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The Captive City | Blu-ray Review

The Captive City CoverTwo obscure Robert Wise titles reach Blu-ray release this month, both direct follow-ups to some of the auteur’s more iconic works. First up is 1962’s Two for the Seesaw, a romantic drama headlined by Robert Mitchum and Shirley MacLaine following the famed 1961 title West Side Story. But the decade prior would fine Wise unveiling one of his most stilted efforts, The Captive City (1952), a sort-of noir procedural which followed his sci-fi social commentary The Day the Earth Stood Still (1951). Providing John Forsythe with his first starring role (a performer who would find his most famous roles decades later on television, as Blake Carrington in “Dynasty,” and of course, the famous voice in “Charlie’s Angels”), it has to be one of the most unenthusiastic renderings of organized crime ever committed to celluloid. A scrappy journalist defies the mob ruled police force and a slick Mafia boss in a tired testimonial of justice made possible thanks to the crusading integrity of the media.

Jim Austin (Forsythe) is a tenacious editor at a small town newspaper whose world is turned upside down when a private detective informs him one of the town’s pillars, Murray Sirak (Victor Sutherland) is using his insurance company as a front for illegal bookmaking. Austin seems skeptical, the rumors put to rest by a trusting conversation with the police chief (Ray Teal). Until the detective turns up murdered and Austin begins to suspect the police are also corrupt. As he starts to dig, the journalist finds himself alienated by the community, and soon he is forced to flee with his wife (Joan Camden).

Time Magazine reporter Alvin M. Joseph co-wrote the screenplay with Karl Kamb (best known as the scribe for Andre De Toth’s noir light, Pitfall in 1944) and is based on his own experiences, aiming to capitalize on the U.S. Senate’s Special Committee to Investigate Crime in Interstate Commerce from 1950 to 1951, named for its chairman Senator Estes Kefauver. The trouble isn’t so much Forsythe, who appears grimly determined to combat wrongdoing in every frame, or even the grueling boredom inspired by the sometimes peculiar looking Joan Camden as his staunchly supportive wife. Terrorized by an unknown assailant earlier in the film, the couple stops off at a law enforcement facility in the neighboring town so Forsythe’s reporter can make a record of his travails, and therefore conveniently narrate the events of his journey leading up to his flight. Character actor Victor Sutherland provides fleeting interest as the unassuming mob boss crusading against Forsythe by first ruining his reputation then threatening his life.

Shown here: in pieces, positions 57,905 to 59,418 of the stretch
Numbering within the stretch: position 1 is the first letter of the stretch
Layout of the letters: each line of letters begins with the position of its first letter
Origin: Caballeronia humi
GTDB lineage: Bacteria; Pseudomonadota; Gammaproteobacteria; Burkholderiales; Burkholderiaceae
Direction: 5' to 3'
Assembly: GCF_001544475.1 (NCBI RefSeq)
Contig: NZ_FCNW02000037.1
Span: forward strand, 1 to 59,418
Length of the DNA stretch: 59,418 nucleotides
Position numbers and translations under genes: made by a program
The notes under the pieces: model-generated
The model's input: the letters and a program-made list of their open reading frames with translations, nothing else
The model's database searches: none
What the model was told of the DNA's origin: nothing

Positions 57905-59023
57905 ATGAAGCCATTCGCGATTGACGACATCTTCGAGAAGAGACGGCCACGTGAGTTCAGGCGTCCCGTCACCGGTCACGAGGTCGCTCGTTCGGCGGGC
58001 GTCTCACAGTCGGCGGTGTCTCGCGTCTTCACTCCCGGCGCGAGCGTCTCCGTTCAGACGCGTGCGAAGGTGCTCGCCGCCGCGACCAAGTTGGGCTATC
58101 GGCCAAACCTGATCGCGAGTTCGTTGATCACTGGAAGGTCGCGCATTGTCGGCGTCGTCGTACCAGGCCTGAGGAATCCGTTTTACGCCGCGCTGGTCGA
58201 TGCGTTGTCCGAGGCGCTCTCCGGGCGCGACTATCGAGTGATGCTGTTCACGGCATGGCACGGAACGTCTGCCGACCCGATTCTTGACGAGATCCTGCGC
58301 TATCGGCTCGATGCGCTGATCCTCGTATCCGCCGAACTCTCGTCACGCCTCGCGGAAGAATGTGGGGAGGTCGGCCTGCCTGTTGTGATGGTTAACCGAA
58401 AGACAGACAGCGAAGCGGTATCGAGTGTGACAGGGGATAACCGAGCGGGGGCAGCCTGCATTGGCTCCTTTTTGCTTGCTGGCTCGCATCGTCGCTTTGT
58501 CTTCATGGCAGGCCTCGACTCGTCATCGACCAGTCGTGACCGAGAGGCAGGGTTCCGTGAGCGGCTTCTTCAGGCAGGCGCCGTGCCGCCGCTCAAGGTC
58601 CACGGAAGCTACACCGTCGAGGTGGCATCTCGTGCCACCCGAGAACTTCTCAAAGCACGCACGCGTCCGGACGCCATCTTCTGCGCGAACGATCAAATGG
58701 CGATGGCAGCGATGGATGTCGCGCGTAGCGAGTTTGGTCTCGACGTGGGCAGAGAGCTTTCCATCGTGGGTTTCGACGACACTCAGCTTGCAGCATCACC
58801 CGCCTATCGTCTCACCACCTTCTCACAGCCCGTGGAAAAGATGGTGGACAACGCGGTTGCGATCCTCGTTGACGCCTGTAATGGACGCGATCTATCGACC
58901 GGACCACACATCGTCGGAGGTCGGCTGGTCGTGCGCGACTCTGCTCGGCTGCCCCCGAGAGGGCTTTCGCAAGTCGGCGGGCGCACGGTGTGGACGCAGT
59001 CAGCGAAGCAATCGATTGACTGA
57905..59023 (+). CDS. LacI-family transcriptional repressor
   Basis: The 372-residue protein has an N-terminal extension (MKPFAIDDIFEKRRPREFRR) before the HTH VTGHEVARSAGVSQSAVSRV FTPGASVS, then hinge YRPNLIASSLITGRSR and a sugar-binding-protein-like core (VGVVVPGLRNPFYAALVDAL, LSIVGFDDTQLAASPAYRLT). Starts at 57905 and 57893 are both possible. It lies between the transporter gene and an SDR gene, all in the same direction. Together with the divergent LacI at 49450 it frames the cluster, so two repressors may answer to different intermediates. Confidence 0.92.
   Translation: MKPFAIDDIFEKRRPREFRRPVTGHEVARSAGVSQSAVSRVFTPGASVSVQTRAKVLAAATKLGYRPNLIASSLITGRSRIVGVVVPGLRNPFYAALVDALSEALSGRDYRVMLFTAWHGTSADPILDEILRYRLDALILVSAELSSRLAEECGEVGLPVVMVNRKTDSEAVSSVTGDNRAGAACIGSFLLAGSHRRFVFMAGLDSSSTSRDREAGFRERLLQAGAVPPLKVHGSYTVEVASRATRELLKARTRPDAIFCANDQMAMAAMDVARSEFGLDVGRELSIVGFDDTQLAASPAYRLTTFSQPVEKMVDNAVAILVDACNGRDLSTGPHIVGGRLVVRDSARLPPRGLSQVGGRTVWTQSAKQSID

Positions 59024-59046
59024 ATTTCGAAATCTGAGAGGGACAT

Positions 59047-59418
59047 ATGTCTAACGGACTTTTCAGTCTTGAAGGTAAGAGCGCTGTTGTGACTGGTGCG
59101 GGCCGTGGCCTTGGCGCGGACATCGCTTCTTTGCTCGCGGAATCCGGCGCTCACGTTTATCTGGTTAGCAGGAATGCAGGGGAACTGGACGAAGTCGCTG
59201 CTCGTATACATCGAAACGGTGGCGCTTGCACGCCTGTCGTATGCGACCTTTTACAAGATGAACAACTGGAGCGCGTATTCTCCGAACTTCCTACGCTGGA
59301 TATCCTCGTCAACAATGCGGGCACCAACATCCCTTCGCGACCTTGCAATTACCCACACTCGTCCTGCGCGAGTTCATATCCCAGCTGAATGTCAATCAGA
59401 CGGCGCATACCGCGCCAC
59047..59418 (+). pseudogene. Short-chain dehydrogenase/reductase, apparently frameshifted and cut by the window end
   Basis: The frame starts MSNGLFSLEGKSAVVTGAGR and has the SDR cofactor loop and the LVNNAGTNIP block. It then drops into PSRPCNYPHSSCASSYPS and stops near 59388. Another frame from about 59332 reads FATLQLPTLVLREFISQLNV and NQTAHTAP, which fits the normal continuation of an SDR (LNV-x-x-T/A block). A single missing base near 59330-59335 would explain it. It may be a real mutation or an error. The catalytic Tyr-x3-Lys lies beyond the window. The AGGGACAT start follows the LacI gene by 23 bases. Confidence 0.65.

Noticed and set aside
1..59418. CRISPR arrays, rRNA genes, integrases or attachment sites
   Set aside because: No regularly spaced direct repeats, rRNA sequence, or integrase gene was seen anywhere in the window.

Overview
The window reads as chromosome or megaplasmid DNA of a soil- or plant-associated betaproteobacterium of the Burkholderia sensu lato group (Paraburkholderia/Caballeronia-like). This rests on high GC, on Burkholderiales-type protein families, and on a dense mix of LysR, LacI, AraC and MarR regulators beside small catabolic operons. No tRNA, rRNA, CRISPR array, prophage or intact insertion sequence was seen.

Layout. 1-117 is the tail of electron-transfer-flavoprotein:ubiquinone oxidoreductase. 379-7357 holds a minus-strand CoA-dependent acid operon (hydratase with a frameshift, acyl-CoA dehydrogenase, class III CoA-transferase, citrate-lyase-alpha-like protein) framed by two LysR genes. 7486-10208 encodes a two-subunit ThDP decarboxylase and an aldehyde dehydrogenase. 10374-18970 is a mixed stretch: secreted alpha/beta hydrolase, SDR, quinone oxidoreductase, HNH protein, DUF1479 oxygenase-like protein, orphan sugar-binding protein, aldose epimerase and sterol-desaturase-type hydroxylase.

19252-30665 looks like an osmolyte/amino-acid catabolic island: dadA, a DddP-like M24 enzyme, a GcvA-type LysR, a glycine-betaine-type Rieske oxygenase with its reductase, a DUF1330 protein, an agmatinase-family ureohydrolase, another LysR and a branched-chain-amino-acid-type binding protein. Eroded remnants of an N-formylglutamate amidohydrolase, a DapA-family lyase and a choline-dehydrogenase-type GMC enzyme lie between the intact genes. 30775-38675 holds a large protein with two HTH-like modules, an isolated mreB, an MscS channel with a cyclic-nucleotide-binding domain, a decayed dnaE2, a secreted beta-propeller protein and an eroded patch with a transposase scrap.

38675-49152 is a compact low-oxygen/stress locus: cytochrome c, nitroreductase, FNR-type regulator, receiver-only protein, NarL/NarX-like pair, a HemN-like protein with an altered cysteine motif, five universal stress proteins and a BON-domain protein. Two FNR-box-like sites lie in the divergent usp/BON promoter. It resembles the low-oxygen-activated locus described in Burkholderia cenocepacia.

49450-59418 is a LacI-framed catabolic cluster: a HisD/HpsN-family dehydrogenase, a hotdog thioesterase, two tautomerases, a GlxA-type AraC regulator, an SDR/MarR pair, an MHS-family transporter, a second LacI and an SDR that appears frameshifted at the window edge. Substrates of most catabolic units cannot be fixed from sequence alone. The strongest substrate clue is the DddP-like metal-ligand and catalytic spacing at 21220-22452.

Though much of the omniscient narration is responsible for ruining any chance at maintaining any sort of mood, even DP Lee Garmes (who took an Oscar for von Sternberg’s Shanghai Express in 1932 and was responsible for the enigmatic looks of titles like Portrait of Jennie and Nightmare Alley) seems disinterested, to the degree where Joan Camden takes on a sort of desperate energy as an accidental focal point. And it doesn’t help The Captive City is staunchly dated and drained of efficacy by the appearance of Estes Kefauver himself, who speaks to the audience at the end of the film to assure of all the good accomplished by his investigative committee.

Disc Review:

Kino Lorber’s transfer is presented in 1.33:1, and the picture quality is dependable. Neither as sweaty or foreboding as its noir dressing tends to promise, much of the action takes place during sanitized daylight hours, which doesn’t help much as far as tone. Due to a lack of scripted action, much of the film seems unremarkable. Part of the Kino Lorber Classics collection, the title arrives without any extra features.

Final Thoughts:

Fans of a young John Forsythe prior to his more notable turns in a pair of Hitchcock titles (The Trouble With Harry; Topaz) might be interested. However, fans of Robert Wise, particularly those who prize his brooding, heavy films noirs such as Born to Kill (1947) or Odds Against Tomorrow (1959), may be let down considerably by the moral high ground subtext energizing The Captive City.

Film Review: ★★/☆☆☆☆☆
Disc Review: ★★★/☆☆☆☆☆

Los Angeles based Nicholas Bell is's Chief Film Critic and covers film festivals such as Sundance, Berlin, Cannes and TIFF. He is part of the critic groups on Rotten Tomatoes, The Los Angeles Film Critics Association (LAFCA), the Online Film Critics Society (OFCS) and GALECA. His top 3 for 2021: France (Bruno Dumont), Passing (Rebecca Hall) and Nightmare Alley (Guillermo Del Toro). He was a jury member at the 2019 Cleveland International Film Festival.

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